LONDON: UK consumers see Apple, Rolls-Royce and Cadbury as some of the world's most desirable brands, Clear has found.
The consultancy interviewed 4,000 people about 300 brands, asking contributors to assess whether the goods concerned elicited feelings of attraction, pride and respect.
Participants also revealed if they would be keen to use the relevant brand and described the values associated with it, such as "ambition", "carefulness", "excitement", "sensitivity" and "spontaneity".
Having identified the 100 best-performing brands, Clear measured their financial results against those recorded by members of the S&P 500.
It reported that a company owning at least one of the assets favoured by respondents generated a payback of 12.8% over the last five years, compared to a 7.5% norm across the S&P 500.
Electronics pioneer Apple dominated the charts, as the iPhone led the table, the iPod claimed third, iTunes occupied 13th and the organisation's corporate brand filled 19th position.
Rolls-Royce, the auto marque, took second and confectionary giant Cadbury took fourth.
This represents a strong showing by the confectionary firm, as its acquisition by Kraft last year proved controversial among consumers.
Sunglasses specialist Ray-Ban, air carrier Emirates, electronics titan Sony and not-for-profit the Red Cross followed in the rankings.
The Fairtrade mark, certifying when products are made to an pre-defined ethical standard, and Aston Martin's cars completed the top ten.
Gaming rivals Nintendo and PlayStation - created by Sony - were among the next ten, joined by premium offerings Prada, Rolex, Tag Heuer and high-end retailer Bang & Olufson.
Entertainment conglomerate Disney and search service Google also fell in the same group, according to Clear.
"The majority of the most desirable brands tend to stand for something very distinct in consumers' minds, whether they desire them or not. They have a fairly specific profile," said Nick Liddell, Clear's director of strategy.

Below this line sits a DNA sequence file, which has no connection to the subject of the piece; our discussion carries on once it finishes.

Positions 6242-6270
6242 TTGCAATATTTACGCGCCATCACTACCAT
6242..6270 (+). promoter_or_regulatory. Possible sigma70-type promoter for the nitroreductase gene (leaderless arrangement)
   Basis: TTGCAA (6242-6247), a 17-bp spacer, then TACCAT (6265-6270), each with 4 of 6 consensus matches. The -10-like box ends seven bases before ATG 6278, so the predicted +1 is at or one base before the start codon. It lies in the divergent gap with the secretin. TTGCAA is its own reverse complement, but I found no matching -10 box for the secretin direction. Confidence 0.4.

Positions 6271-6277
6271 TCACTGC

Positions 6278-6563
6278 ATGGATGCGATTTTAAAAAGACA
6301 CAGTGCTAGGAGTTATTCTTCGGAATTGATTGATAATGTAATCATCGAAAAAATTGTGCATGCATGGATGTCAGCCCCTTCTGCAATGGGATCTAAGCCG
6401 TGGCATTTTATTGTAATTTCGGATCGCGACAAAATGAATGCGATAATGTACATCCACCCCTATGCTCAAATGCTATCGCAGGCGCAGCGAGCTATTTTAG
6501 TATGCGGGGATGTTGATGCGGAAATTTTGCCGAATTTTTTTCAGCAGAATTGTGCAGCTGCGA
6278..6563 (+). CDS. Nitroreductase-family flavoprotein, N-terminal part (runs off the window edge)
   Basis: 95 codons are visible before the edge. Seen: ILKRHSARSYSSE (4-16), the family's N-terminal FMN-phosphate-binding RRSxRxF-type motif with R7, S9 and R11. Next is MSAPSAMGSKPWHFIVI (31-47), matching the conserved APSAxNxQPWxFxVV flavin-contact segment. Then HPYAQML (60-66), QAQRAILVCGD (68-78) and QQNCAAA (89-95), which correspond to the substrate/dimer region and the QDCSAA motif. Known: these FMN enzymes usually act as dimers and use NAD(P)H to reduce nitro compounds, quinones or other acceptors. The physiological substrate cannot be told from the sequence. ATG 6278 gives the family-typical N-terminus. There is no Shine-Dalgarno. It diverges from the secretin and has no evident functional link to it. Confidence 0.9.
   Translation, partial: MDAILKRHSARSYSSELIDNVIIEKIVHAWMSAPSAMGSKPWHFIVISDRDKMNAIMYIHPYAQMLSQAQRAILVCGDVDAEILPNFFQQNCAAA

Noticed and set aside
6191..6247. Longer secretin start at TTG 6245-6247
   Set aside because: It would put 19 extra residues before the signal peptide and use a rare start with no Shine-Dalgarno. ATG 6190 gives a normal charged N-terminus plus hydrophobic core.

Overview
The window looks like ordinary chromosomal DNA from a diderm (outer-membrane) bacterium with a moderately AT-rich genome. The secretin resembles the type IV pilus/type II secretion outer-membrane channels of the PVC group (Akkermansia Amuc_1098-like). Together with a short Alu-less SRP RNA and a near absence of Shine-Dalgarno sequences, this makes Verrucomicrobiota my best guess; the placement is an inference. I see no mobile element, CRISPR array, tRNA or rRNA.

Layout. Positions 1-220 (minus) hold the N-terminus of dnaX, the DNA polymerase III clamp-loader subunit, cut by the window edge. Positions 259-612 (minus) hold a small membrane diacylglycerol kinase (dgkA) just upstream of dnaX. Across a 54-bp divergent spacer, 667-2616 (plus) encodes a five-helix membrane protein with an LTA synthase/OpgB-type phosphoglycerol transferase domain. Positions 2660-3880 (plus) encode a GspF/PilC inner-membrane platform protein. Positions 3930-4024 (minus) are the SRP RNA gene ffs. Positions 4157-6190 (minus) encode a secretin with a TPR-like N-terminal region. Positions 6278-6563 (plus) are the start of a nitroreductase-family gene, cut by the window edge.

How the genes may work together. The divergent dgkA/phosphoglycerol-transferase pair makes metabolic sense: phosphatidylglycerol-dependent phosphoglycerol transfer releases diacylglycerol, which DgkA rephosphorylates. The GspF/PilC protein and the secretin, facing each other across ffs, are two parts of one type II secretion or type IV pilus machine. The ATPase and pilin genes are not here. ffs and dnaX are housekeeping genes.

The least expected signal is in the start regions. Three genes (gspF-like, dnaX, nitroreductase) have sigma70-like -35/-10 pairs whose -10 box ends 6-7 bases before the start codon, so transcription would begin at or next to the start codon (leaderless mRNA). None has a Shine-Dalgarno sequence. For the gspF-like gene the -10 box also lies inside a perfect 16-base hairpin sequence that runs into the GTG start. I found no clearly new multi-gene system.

More broadly, the figures suggested three-quarters of shoppers prefer products boasting a discernable "personality".
"We found that the type of person you are and the type of person you want to be is a big influence on the type of brands you desire," Liddell added.
One of the various demographics name-checked in the research was "cool hunters", a tech-savvy audience eager to possess the latest goods, and reserved particular enthusiasm for items like Ferrari cars and Oakley sunglasses.
The views of this cohort are frequently shaped by advertising, and a quarter were over the age of 55 years old.
"Social butterflies", generally women under 35 years old, enjoy interaction and being early-adopters, with a predilection for Moët & Chandon champagne and Cadbury.
"Badge-wearers" revelled in the status afforded by luxury operators such as Jaguar and Tiffany, while "safe players" prioritise the dependability of Rolls-Royce and British Airways.
"Responsible citizens" value consistency and care, looking to not-for-profits and well-known products, and "respect commanders", typically middle-aged males, placing quality before price, preferring Mercedes-Benz and Microsoft.
"Safe players" favour reassurance and stability, as demonstrated by premium retailers Waitrose and John Lewis.
Data sourced from Marketing Week; additional content by Warc staff